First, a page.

The Equal Protection Clause requires that all persons who are similarly situated should be treated alike. Lee v. City of Los Angeles, 250 F.3d 668, 686 (2001); City of Cleburne v. Cleburne Living Center, 473 U.S. 432, 439 (1985). Plaintiff's complaint is devoid of any allegations that he is being intentionally discriminated against based on his membership in a protected class, Lee, 250 F.3d at 686; Barren v. Harrington, 152 F.3d 1193, 1194 (1998), or that similarly situated individuals were intentionally treated differently without a rational relationship to a legitimate state purpose, Thornton v. City of St. Helens, 425 F.3d 1158, 1167 (2005); Village of Willowbrook v. Olech, 528 U.S. 562, 564 (2000). Plaintiff fails to state a cognizable claim for a violation of equal protection.

To the extent that Plaintiff's complaint could be construed to allege a claim of deliberate indifference in violation of the Eighth Amendment, Plaintiff fails to state a cognizable claim. Neither Plaintiff's allegation that he was attacked while in prison by a Merced County parolee nor the claim that parolees in Merced and California have made threats against Plaintiff are sufficient to show defendant was aware that Plaintiff is at a substantial risk of serious harm. Thomas v. Ponder, 611 F.3d 1144, 1150 (9th Cir. 2010) (the inmate must show that the prison officials were aware of a "substantial risk of serious harm" to an inmate's health or safety). Additionally, Plaintiff's conclusory statement that Defendant Domico failed to protect him does not set forth any factual allegations to show that Defendant Domico failed to act. Plaintiff' conclusory allegation is insufficient to state a plausible claim that Defendant Domico was deliberately indifferent to Plaintiff's safety. Iqbal, 129 S. Ct. at 1949.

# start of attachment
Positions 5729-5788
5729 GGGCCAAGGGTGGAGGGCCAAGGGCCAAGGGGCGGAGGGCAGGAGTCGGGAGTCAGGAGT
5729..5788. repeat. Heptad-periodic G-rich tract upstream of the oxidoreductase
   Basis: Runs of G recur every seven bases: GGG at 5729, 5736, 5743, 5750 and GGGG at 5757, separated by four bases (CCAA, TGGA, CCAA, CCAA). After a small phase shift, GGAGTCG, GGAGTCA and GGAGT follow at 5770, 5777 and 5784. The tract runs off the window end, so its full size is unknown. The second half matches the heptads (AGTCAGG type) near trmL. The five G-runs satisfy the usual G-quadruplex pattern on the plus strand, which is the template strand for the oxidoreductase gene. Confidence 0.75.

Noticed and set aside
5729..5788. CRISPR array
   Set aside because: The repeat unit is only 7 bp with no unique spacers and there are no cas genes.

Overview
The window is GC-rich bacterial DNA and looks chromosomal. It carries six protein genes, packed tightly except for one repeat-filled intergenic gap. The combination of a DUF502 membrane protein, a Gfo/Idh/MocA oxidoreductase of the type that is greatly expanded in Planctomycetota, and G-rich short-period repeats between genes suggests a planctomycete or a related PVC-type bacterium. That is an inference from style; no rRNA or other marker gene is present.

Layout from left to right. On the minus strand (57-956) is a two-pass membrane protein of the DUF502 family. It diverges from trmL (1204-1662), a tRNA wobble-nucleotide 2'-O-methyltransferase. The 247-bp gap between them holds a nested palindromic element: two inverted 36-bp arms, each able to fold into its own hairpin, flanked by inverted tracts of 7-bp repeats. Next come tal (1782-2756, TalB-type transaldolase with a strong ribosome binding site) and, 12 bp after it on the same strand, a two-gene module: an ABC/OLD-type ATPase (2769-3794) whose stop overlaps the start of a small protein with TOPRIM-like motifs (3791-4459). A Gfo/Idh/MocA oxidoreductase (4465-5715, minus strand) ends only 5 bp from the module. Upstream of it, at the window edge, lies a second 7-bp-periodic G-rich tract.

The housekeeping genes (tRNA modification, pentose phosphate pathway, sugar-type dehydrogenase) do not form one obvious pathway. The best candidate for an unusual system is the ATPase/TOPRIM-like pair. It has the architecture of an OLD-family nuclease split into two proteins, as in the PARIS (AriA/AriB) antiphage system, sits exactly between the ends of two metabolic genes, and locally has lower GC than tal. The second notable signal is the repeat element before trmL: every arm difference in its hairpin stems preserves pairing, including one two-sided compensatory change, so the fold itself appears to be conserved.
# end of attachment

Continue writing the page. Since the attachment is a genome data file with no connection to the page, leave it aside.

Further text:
Finally, to the extent that Plaintiff attempts to state a violation of the Due Process Clause of the Fourteenth Amendment, he fails to state a cognizable claim. In order to state a cause of action for a deprivation of due process, a plaintiff must first identify a liberty interest for which the protection is sought. Wilkinson v. Austin, 545 U.S. 209, 221, 125 S. Ct. 2384, 2393 (2005). The Due Process Clause does not confer a liberty interest in freedom from state action taken within a prisoner's imposed sentence. Sandin v. Conner, 515 U.S. 472, 480, 115 S. Ct. 2293, 2298 (1995). However, a state may "create liberty interests which are protected by the Due Process Clause." Sandin, 515 U.S. at 483-84, 115 S. Ct. at 2300.

While Plaintiff has a liberty interest in parole, Swarthout v. Cooke, 131 S. Ct. 859, 861 (2011) (per curiam), he does not have a constitutional right to be paroled to the location of his choice, Bagley v. Harvey, 718 F.2d 921, 924 (9th Cir. 1983). There is no substantive liberty interest in being housed in a particular prison and an inmate has no right to incarceration in the prison of his choice. Olim v. Wakinekona, 461 U.S. 238, 245, 103 S. Ct. 1741, 1745 (1983); White v. Lambert, 370 F.3d 1002, 1013 (9th Cir. 2004) (overruled on other grounds by Hayward v. Marshall, 603 F.3d 546 (9th Cir. 2010). Neither the initial decision assigning the inmate to a particular prison nor a subsequent transfer to a different prison implicate the Due Process Clause. Olim, 461 U.S. 244-45, 103 S. Ct. at 1745; Meachum v. Fano, 427 U.S. 215, 224, 96 S. Ct. 2532, 2538 (1976); see Moody v. ...